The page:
In the second post in this series of interviews on Bhakti I talked with Raquel Alves, sometimes referred to as ‘a teacher’s teacher’ due to her role supporting the development of student yoga teachers through British Wheel of Yoga, Yoga Campus in London and mentoring from her home in Surrey. We talked late into the night but I have pulled out a sprinkling of excerpts here.
Bhakti and asana
We tend to think of bhakti as linked to specific practices such as chanting but Raquel started by discussing how bhakti influences physical practice: “ With asana practice i always feel quite devotional, but that might be my personality. Sometimes I forget to keep the duty of devotion and the special essence of that practice. I find it more challenging if I’m doing somebody else’s class. But if I can get out of the head of being a teacher and just do the class… even bikram yoga can be extremely devotional. I’m looking to feel the infinite or spaciousness. When Pantanjali talks about experience the infinite – that’s the bhakti that happens in asana classes. It can be a little bit more challenging in a fast vinyasa class.”
We also talked singing and kirtan: “I think there is embarrassment to sing, perhaps difficulty pronouncing the words. But the biggest resistance, is to being heard. I think it is cultural, if we were in Spain perhaps it would be different. It brings up a lot of fear – to be in tune, to do it right. To open your mouth and start making sounds is scary. In our traditions it is more structured and formal in choirs, so someone saying open up and it doesn’t matter if you stay in tune is quite strange for most people.
When I went to a native american reservation years ago, they were playing music of a traditional chant being sung by this woman and it’s very emotional. Kirtan is like this, people are not prepared for that emotional element.”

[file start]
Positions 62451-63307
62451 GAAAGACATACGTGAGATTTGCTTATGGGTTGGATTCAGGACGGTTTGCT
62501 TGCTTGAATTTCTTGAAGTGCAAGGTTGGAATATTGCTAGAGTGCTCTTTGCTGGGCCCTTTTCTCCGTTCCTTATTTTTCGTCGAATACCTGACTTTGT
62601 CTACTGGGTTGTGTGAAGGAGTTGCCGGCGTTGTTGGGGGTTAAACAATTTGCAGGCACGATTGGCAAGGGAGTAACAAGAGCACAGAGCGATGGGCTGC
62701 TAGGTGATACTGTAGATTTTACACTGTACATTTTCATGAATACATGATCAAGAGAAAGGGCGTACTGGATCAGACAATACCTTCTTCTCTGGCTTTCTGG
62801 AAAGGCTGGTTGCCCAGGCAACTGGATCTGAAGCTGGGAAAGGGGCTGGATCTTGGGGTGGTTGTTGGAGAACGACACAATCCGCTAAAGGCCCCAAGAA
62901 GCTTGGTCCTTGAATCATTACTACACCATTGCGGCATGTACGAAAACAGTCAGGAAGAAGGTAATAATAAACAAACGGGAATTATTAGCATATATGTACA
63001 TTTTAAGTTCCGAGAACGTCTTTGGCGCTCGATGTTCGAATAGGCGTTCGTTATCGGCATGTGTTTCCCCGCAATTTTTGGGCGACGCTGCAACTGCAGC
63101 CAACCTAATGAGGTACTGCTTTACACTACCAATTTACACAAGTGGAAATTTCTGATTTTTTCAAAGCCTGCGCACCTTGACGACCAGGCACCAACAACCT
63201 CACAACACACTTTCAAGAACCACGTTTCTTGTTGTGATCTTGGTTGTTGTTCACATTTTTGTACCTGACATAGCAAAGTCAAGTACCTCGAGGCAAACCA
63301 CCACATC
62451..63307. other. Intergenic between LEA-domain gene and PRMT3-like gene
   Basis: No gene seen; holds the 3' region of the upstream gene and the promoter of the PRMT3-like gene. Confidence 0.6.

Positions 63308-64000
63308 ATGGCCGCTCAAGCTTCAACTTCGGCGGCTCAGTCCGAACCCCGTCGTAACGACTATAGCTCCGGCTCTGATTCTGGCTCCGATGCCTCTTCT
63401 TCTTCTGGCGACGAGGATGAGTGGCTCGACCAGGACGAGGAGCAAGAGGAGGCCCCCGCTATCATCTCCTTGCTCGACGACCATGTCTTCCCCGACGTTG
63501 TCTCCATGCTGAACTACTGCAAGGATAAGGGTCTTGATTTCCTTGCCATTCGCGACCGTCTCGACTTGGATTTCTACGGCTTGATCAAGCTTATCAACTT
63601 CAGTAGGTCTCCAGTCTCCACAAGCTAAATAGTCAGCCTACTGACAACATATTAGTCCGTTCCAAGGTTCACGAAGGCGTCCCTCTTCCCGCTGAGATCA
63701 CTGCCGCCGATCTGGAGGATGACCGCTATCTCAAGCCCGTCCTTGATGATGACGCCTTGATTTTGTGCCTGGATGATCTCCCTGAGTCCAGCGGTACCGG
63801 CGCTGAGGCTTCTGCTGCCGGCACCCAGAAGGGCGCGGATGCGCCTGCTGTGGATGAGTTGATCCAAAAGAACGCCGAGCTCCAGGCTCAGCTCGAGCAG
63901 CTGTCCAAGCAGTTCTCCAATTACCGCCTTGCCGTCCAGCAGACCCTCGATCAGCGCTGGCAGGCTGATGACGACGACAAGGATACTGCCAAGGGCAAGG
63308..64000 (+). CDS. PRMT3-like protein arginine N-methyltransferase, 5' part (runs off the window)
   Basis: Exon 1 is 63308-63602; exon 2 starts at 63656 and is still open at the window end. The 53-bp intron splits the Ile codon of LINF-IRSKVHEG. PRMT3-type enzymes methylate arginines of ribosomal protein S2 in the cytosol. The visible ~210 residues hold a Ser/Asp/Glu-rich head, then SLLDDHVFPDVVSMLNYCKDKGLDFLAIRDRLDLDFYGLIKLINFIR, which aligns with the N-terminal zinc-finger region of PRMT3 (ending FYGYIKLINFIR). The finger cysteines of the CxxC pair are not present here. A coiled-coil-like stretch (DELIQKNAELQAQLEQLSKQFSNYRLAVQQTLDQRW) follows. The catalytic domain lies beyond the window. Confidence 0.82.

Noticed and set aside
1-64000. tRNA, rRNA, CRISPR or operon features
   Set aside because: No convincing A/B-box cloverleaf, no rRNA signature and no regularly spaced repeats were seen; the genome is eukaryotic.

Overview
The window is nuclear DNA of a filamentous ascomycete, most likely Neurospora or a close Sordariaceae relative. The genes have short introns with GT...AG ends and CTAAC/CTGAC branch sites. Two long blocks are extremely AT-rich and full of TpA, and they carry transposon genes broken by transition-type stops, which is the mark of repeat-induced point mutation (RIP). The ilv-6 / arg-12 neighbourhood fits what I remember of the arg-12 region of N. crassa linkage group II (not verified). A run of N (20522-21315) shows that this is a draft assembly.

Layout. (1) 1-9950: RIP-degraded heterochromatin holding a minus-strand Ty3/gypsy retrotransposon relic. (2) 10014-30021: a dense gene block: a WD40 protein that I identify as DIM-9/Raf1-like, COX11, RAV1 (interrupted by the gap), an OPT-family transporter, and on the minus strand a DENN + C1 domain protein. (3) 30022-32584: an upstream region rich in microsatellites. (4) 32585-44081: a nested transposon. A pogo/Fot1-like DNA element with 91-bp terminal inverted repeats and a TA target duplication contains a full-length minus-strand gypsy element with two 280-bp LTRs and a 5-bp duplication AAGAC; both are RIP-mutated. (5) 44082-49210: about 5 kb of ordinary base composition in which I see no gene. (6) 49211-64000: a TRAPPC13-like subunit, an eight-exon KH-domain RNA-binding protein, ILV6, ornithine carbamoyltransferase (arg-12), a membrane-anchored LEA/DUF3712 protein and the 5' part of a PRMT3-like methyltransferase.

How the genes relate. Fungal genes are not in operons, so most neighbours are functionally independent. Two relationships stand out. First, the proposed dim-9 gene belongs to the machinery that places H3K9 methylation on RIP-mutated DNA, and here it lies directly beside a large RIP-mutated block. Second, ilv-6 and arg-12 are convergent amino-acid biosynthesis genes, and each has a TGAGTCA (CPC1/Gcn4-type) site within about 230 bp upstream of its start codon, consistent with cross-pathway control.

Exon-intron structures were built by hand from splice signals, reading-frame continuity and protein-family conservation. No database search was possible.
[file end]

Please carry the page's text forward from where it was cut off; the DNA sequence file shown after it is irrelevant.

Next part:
Attraction and aversion
We talked about what the obstacles to practice and the attraction to it were: “Once I had a woman who covered her ears when there was chanting. It was clearly creating a response but it was unclear why she did this. I often remind people that they may not like it, they have permission to feel that way. But it is still good for them. It’s like when people say ‘i hate this pose’ – why? where does that come from? what has the pose done to you? You literally get people who are like I can’t stand that [chanting].
People don’t seem to hang around after asana class, but they do after chanting. It does seem to slow people down. Life has so many distractions. So it’s not because people don’t want to connect, they are hungry for the sangha. But there are too many distractions.”
Mantra and kirtan
There are different traditions of using music and reciting the names of god in yoga. “There is mantra and there is kirtan. They are two different things. Mantra is never said out loud, unless you are teaching it. I have never sung Gayatri or Mrityunjai as part of kirtan. It has a different effect.”
Finally as part of my research I am exploring the term Shraddha which is often translated as faith. “My practice is my life. For me shraddha is a knowing. That there is something driving the Leela**. Even when things are not going the way I want them to go. There is a constant awareness of that something bigger than myself. Shraddha is inside yourself.
Sometimes we have a faith that things will go wrong, as that is our faith. That’s a strong faith if you look at it.
I have had moments of very strong faith. I go through phases when that faith is very much inside me and other times it is expressed externally through ritual. Like when we light a candle.”
Find out more about the chanting groups, retreats and yoga classes Raquel runs on her website here. My final interview is planned with the wonderful teacher Swami Gyandharma and I plan to publish some supporting bhakti practices from my project over the coming months – so keep an eye out for those treats.
* – Transcendental meditation
** – Leela is a sanskrit term that is often translated as the inherent playfulness of life.